Tell me about the accomplishment that most impacted your career.
What you want to hear: This question opens the door to a creative answer, giving the candidate a chance to offer greater insight into their values, work habits, and career goals. Listen for the type of accomplishment they describe, for example was it an individual or team effort? A work-related activity or something in their personal life? Or a financial achievement versus an emotional satisfaction?
Describe a work problem that you solved to save money, improve systems, or ensure compliance.
What you want to hear: A strong Bookkeeper does not rely on the status quo when it comes to managing a company’s books. They will take the initiative to challenge all current bookkeeping procedures and make recommendations for change or improvement. Listen for a candidate who will describe the nature of the work problem, what they saw as requiring improvement, the steps they took to present their findings and obtain approval for implementation, and how they measured the outcome.
There is a subsidiary entry error. How do you find it?
What you want to hear: An experienced Bookkeeper will immediately recognize that subsidiary entries are transactions that aren’t recorded accurately, such as an invoice entered in accounts receivable as $5,000 instead of $500. They should go on to explain that the trial balance won’t show this error and a bank reconciliation will be required to check the numbers in your books against the numbers on the bank statement.
Red flag: A candidate unable to explain a subsidiary entry is unqualified to manage your books effectively. Continue to challenge their basic accounting skills by probing further into other types of accounting errors like errors of omission, transposition errors, and rounding errors.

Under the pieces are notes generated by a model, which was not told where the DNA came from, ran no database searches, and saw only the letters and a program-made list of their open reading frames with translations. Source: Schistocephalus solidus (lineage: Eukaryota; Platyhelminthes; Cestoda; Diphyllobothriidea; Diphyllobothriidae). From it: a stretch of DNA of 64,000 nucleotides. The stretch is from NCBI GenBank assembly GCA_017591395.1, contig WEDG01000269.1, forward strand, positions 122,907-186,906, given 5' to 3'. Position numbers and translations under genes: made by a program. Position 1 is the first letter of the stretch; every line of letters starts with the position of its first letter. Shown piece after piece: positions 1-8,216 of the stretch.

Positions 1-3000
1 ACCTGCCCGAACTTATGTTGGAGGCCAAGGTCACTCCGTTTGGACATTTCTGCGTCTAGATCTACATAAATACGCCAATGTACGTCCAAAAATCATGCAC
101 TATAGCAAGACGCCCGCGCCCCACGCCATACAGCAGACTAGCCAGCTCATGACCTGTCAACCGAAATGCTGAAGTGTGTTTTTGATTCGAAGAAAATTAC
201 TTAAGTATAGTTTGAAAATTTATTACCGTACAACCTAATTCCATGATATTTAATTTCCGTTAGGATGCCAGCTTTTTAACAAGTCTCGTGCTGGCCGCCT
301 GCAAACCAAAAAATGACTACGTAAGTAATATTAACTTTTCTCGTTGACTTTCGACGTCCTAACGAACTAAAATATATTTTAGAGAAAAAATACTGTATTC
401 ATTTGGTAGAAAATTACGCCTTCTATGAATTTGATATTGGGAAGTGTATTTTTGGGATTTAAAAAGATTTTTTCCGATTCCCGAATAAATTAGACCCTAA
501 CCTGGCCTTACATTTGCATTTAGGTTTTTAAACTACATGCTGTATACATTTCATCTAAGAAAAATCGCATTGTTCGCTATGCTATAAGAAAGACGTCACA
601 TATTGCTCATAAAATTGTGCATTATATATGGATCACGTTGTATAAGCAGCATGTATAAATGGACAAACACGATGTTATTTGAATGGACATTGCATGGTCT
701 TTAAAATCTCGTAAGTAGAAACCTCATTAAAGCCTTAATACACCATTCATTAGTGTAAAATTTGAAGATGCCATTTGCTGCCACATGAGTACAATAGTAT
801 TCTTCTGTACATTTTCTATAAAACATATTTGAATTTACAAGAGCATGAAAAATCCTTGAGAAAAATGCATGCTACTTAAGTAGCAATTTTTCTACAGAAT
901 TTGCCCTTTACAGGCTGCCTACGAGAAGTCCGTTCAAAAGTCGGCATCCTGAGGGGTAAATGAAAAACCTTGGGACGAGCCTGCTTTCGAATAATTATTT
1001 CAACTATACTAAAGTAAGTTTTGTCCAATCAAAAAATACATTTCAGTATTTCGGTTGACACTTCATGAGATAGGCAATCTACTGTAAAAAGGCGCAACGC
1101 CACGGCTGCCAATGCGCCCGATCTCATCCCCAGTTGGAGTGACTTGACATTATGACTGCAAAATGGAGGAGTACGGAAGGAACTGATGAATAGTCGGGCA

Did you interact with vendors and clients in your last Bookkeeping position?
What you want to hear: The ideal Bookkeeper will have experience working directly with vendors and clients beyond just sending or receiving payment notices. For example, they may have fielded payment-related inquiries from clients, worked with banks to resolve account issues, or negotiated terms to settle disputed financial matters.
What is the first thing you would do on your first day on this job?
What you want to hear: An experienced Bookkeeper may offer a range of possible activities. However, listen primarily for how the candidate will undertake to first learn about your company and how it operates, then focus on current accounting methodologies used to support that operation. From there, they should dive into reviewing the financial particulars such as bank accounts, balance sheets, income statements, cash flow statement, and the like.
Every interview question can help get you closer to the right fit for your Bookkeeping position.
Be sure to keep an eye out for candidates who:
- Understand proper accounting procedures
- Have the ability to evaluate and improve systems
- Are current with all applicable laws and regulations